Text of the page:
Providing scientific opinions in courts of law requires many of the same verbal and written tactics described previously with few modifications. For example, the content and format of the report may be determined by external quality organizations and laboratory procedures, which may require you to write in a manner that is not best for communicating your points of view. You may also be attempting to communicate in an environment that severely limits your ability to control your presentation. For example, you may be asked to respond to complex questions with either a “yes” or “no” response. Likewise, while judicious use of visual material can reinforce messages and serve to break up the monotony of scientific jargon, you must be aware that the court may not allow it.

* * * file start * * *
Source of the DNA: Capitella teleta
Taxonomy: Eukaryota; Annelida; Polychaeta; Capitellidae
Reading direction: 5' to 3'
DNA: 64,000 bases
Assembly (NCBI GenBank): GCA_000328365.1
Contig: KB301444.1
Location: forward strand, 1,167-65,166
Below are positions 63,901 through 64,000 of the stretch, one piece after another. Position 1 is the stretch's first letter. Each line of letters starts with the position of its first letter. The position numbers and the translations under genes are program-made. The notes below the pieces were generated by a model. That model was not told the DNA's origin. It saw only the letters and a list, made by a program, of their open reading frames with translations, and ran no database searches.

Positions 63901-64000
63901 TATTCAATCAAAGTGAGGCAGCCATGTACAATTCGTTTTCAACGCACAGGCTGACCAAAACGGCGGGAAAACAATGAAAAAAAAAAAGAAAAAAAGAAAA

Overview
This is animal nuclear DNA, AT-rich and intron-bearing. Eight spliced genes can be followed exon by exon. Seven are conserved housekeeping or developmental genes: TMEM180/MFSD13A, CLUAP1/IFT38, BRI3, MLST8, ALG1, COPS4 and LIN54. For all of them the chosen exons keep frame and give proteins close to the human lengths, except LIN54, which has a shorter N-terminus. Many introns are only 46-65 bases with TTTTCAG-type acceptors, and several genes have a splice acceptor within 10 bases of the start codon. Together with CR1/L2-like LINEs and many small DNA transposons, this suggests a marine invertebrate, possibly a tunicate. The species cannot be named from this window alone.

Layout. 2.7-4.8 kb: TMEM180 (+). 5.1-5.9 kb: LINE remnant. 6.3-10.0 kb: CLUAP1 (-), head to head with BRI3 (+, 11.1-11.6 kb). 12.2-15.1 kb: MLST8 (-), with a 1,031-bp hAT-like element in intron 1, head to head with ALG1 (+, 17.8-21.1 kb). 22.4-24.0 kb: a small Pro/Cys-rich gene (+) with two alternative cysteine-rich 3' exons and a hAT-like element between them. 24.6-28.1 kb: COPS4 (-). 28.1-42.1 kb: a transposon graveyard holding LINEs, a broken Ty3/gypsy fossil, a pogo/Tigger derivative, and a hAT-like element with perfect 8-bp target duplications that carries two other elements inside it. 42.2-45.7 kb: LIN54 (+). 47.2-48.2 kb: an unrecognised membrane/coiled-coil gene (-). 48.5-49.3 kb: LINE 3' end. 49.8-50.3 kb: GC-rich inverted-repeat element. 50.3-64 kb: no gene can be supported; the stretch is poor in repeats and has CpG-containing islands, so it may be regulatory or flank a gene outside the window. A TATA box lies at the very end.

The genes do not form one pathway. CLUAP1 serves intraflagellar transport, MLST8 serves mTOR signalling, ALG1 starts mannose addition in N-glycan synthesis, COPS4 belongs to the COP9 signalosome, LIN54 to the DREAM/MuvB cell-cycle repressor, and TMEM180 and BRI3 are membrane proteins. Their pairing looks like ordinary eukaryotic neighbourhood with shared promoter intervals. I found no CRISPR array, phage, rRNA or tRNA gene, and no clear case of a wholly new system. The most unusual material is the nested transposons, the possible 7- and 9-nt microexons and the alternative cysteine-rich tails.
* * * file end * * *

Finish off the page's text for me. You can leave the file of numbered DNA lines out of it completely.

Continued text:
Additionally, you may be required to communicate under a range of circumstances. Typically these are preliminary communications, depositions, court testimony, and the written report. For example, the first interaction in forensic firearm and toolmark cases generally occurs during preliminary communication with investigators and prosecutors. These communications are principally verbal and may seem informal. Be aware that the person you are talking to will selectively hear your comments and record them subjectively without qualification. In many jurisdictions, the next communication may be in the context of depositions. The deposition is a written record of your verbal statements and another instance when you will have to deal with contrasting requirements for effective verbal and written communications. Direct and cross-examination during court testimony are entirely verbal, but you have no control over the questions and frequently have limited control over how you can express your responses. Thus, apart from laboratory procedures, the written report is the only communication method that is entirely under your control.